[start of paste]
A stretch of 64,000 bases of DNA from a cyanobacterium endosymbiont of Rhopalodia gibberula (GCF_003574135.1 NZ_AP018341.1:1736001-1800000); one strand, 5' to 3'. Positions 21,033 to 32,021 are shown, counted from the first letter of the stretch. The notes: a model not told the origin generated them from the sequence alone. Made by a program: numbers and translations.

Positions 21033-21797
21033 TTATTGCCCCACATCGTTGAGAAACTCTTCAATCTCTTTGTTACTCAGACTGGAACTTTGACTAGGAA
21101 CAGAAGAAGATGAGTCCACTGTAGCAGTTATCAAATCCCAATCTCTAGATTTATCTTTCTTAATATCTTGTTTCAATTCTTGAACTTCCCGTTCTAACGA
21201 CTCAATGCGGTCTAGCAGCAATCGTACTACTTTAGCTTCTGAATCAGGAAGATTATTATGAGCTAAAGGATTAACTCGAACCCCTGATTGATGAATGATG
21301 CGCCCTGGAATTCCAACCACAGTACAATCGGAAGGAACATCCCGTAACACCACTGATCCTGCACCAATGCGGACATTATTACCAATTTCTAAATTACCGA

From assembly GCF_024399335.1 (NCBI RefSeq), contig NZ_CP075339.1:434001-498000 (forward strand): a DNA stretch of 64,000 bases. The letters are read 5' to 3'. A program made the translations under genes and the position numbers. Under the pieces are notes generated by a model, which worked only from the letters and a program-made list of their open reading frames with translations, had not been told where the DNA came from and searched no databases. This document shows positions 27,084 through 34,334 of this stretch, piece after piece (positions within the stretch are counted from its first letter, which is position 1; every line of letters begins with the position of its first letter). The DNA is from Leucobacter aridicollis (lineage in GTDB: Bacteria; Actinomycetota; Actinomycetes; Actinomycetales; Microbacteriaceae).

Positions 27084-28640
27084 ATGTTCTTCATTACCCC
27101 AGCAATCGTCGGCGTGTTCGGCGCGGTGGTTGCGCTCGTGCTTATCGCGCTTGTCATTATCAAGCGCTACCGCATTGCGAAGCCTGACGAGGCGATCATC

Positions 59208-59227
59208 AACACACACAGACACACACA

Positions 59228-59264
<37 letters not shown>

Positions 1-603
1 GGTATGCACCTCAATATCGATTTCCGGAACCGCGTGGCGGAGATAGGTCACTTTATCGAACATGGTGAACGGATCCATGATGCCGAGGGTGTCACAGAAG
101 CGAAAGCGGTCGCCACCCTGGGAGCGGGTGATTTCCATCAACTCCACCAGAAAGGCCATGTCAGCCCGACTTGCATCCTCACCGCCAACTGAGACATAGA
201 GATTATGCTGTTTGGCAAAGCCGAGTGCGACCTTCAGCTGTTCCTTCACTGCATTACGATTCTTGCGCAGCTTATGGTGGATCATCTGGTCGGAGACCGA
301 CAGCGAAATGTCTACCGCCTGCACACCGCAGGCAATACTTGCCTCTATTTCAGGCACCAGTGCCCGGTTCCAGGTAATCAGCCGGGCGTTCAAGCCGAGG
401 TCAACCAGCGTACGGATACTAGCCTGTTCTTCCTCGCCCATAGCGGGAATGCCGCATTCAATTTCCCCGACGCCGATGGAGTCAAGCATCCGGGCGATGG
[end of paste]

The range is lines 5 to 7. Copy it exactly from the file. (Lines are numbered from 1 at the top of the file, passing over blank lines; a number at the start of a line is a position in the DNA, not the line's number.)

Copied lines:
21201 CTCAATGCGGTCTAGCAGCAATCGTACTACTTTAGCTTCTGAATCAGGAAGATTATTATGAGCTAAAGGATTAACTCGAACCCCTGATTGATGAATGATG
21301 CGCCCTGGAATTCCAACCACAGTACAATCGGAAGGAACATCCCGTAACACCACTGATCCTGCACCAATGCGGACATTATTACCAATTTCTAAATTACCGA

From assembly GCF_024399335.1 (NCBI RefSeq), contig NZ_CP075339.1:434001-498000 (forward strand): a DNA stretch of 64,000 bases. The letters are read 5' to 3'. A program made the translations under genes and the position numbers. Under the pieces are notes generated by a model, which worked only from the letters and a program-made list of their open reading frames with translations, had not been told where the DNA came from and searched no databases. This document shows positions 27,084 through 34,334 of this stretch, piece after piece (positions within the stretch are counted from its first letter, which is position 1; every line of letters begins with the position of its first letter). The DNA is from Leucobacter aridicollis (lineage in GTDB: Bacteria; Actinomycetota; Actinomycetes; Actinomycetales; Microbacteriaceae).